We have made substantial progress in understanding the role of nautilus in Drosophila myogenesis. The highly organized and segmentally reiterated muscle pattern in the Drosophila embryo is prefigured by the arrangement of a sub-population of mesodermal cells called founder myoblasts. We had shown earlier that the expression of nautilus, the only MyoD-related gene in Drosophila, is initiated at stage 9 in a stereo-specific pattern in a subset of mesodermal cells that become incorporated into every somatic muscle in the embryo. Targeted ricin toxin ablation of these cells resulted in the loss of embryonic muscle. We now know that at stage 11 these same cells begin to express a later founder cell-specific marker, duf (rP298LacZ) thus nautilus is the earliest marker for the critical founder myoblast population. We inactivated the nautilus gene using both homology-directed gene targeting and a novel gal4-inducible nautilus RNAi transgene to determine if any aspect of founder cell function required nautilus gene activity. An earlier study in our lab, using the injection of nautilus dsRNA to induce gene silencing by RNAi, indicated loss of nautilus function resulted in a range of phenotypes from no muscle disruption to severe embryonic muscle loss and disruption (30% of the embryos). Both gene targeting and the gal4-inducable nautilus RNAi resulted in a range of defects that included severe embryonic muscle disruption, reduced viability and female sterility. All these phenotypes were rescued by a hsp70 nautilus cDNA transgene in the absence of heat shock in independent transgenic lines. More importantly, the highly organized founder cell pattern that is needed to establish the proper embryonic muscle organization was disrupted in nautilus null embryos prior to MHC expression and the disruption prefigured the subsequent embryonic muscle defects observed at later stages in development. Tinman, a marker for mesodermal cells that give rise to the dorsal vessel or heart, was expressed normally in the nautilus null embryo. Although nautilus does not specify the myogenic cell lineage, it has a cell autonomous role in establishing the correct muscle organization in the embryo through its regulation of the founder cell pattern. This work has been published recently in PNAS (Wei et al). We are currently carrying out experiments to identify nautilus target genes. To identify nautilus target genes we have used two approaches. First we have just completed a transcriptome comparison between mutant and wild-type embryos using the Solexa HiSeq2000 Genomic Analyzer with more that 30Gb of filtered reads for each sample that are currently under analysis by NCI informatics and other collaborators. Nautilus is expressed in only 0.1% of the cells in the embryo (800 cells). In order to capture gene loci that interact with nautilus, we used gene targeting to generated a fly line to express C-terminal biotinylated nautilus protein. The selectivity of the biotin-avidin capture has been evaluated using a recently identified nautilus target gene, the miR-309 micro RNA cluster. Biotin selected DNA from 9-13 hour wild-type and nau-biotin embryos has been isolated and sequenced on the Solexa 1G Genomic Analyzer to give 16-17 million filtered, good quality reads. We have preliminary data on 3000 peaks across the genome that are under analysis with the help of Dr. Sameet Mehta, an informatics expert in Dr. Shiv Grewal's lab. We have also targeted an AttP site into the nautilus gene in order to determine the role of possible regulatory DNA sequences in the promoter and 3'UTR. We have also identified six intra-genic enhancer regions that modulate the nautilus expression pattern in the embryo using insulated enhancer reporter transgenes. Selective removal of these regions will determine their impact on muscle formation. micro RNAs (miRNAs) play a key role in gene regulation in development and disease. A miRNA expression profile in the nautilus null revealedthat expression from the miR-309 locus is down regulated and is dependent upon two E-boxes in the miR-309 promoter/enhancer. miR-3 in the locus fine tunes nautilus expression in the embryo in a negative feedback loop involving the nau 3'-UTR. Deletion of the miR-309 cluster or ectopic expression of miR-3 also decrease Dmef2 RNA levels, a transcription factor required for muscle formation. Ectopic miR-3 expression enhances output from the miR-310 locus encoding 7 micro RNAs, four of which target the 3'UTR of the essential myogenic regulatory factor, Dmef2. The convergence of these miRNA regulatory pathways points to a previously unappreciated complexity in nautilus gene regulation of Drosophila myogenesis and the complex miRNA circuitry buffering the myogenic transcriptome. Targeted deletion of the mirs in the miR-309 cluster using an attP site as well as removal of the mir-3 binding site in the nau 3'-UTR via the nau attP are under way. We have used a specific mir-3 sponge transgene to determine the effects of mir-3 reduction during development. Loss or gain of mir-3 result in severe muscle disruption in 10-15% of the embryos. Importantly, nautilus direct regulation of the miR-309 cluster and mir-3 output, coupled to mir-3 activation of the miR-310 cluster which regulates dMef2, the notch pathway and Jak-Stat signaling, all affect Drosophila myogenesis. Transcriptome buffering by microRNA circuits under the control of tissue-sspecific transcription factors give insight to cellular homeostasis and a basis for disease mechanisms.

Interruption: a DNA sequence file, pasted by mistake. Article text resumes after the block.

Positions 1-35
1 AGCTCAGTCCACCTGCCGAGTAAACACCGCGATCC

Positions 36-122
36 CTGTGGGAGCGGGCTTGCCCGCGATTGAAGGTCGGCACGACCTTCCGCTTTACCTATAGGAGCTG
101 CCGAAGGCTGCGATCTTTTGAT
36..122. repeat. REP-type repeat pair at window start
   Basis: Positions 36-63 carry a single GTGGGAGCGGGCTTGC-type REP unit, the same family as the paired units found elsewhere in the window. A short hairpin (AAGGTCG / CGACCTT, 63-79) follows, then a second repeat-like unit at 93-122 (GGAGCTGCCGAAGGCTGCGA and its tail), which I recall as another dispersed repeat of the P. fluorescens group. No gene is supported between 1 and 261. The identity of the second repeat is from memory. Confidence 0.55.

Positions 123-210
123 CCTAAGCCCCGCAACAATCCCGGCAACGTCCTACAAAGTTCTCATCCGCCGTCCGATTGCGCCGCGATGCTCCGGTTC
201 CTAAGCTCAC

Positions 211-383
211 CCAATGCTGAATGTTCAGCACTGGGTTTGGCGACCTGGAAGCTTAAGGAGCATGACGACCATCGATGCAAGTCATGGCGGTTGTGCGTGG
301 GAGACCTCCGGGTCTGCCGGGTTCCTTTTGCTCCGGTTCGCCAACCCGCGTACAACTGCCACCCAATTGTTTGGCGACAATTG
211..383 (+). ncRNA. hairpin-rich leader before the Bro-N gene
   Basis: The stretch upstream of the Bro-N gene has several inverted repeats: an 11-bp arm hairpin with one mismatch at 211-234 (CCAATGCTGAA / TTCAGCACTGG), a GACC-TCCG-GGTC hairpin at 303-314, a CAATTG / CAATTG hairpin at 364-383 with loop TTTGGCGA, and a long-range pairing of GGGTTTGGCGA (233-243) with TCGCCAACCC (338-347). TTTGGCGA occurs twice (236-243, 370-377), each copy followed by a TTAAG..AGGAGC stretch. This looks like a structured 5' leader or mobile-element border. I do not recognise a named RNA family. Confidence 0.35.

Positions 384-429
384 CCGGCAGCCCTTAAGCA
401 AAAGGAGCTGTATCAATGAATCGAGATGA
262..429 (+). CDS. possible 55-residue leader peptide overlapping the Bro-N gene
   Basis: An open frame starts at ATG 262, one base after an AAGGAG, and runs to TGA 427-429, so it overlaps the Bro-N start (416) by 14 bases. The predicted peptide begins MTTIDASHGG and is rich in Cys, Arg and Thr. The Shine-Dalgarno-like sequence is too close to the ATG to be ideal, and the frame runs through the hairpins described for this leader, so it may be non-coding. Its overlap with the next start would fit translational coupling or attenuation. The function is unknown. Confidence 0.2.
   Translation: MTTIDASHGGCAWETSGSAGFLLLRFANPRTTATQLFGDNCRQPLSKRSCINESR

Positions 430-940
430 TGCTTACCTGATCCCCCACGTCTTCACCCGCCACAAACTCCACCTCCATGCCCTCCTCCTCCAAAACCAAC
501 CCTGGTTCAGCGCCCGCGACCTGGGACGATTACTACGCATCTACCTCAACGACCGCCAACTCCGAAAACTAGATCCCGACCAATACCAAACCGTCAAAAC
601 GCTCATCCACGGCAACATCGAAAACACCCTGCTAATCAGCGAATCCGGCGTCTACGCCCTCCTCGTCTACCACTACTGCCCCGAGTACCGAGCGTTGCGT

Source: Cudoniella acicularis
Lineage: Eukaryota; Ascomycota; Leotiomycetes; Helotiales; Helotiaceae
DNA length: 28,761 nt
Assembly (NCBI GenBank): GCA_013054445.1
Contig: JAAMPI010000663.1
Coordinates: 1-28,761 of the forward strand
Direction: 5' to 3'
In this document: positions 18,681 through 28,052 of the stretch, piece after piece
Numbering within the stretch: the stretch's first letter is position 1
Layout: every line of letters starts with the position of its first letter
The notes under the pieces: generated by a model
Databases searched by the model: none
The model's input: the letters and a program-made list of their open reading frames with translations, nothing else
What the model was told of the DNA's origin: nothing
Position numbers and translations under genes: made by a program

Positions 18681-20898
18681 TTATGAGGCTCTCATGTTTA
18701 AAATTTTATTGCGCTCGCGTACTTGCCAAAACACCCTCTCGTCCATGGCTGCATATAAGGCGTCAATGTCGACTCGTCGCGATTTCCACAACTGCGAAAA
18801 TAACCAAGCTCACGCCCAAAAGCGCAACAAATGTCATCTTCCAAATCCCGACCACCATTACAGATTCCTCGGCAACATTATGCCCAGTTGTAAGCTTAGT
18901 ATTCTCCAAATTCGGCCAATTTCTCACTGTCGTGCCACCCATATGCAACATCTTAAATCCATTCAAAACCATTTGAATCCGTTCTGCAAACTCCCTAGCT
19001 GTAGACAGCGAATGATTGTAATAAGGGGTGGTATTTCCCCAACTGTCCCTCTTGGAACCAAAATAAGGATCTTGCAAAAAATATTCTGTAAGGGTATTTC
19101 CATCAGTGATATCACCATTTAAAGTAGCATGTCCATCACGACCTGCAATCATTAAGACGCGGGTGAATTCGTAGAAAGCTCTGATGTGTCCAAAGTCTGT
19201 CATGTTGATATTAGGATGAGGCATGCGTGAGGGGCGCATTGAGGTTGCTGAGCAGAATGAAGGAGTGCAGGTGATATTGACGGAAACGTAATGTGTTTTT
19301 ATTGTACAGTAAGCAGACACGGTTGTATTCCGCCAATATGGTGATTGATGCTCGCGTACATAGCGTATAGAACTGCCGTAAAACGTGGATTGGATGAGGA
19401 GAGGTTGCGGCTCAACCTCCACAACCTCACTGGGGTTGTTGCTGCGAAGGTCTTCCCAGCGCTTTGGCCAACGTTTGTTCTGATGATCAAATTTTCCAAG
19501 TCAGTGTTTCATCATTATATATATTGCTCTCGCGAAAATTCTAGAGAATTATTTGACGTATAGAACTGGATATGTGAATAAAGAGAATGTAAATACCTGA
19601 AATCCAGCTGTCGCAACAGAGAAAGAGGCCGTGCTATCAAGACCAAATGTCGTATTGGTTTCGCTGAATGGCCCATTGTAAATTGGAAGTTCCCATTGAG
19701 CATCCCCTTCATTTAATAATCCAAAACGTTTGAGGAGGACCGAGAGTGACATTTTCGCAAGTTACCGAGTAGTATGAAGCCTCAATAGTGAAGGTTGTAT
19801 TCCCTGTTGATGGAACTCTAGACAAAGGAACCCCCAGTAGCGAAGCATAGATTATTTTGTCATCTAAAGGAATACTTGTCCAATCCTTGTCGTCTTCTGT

National Institute of Health (NIH)
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National Cancer Institute Division of Basic Sciences
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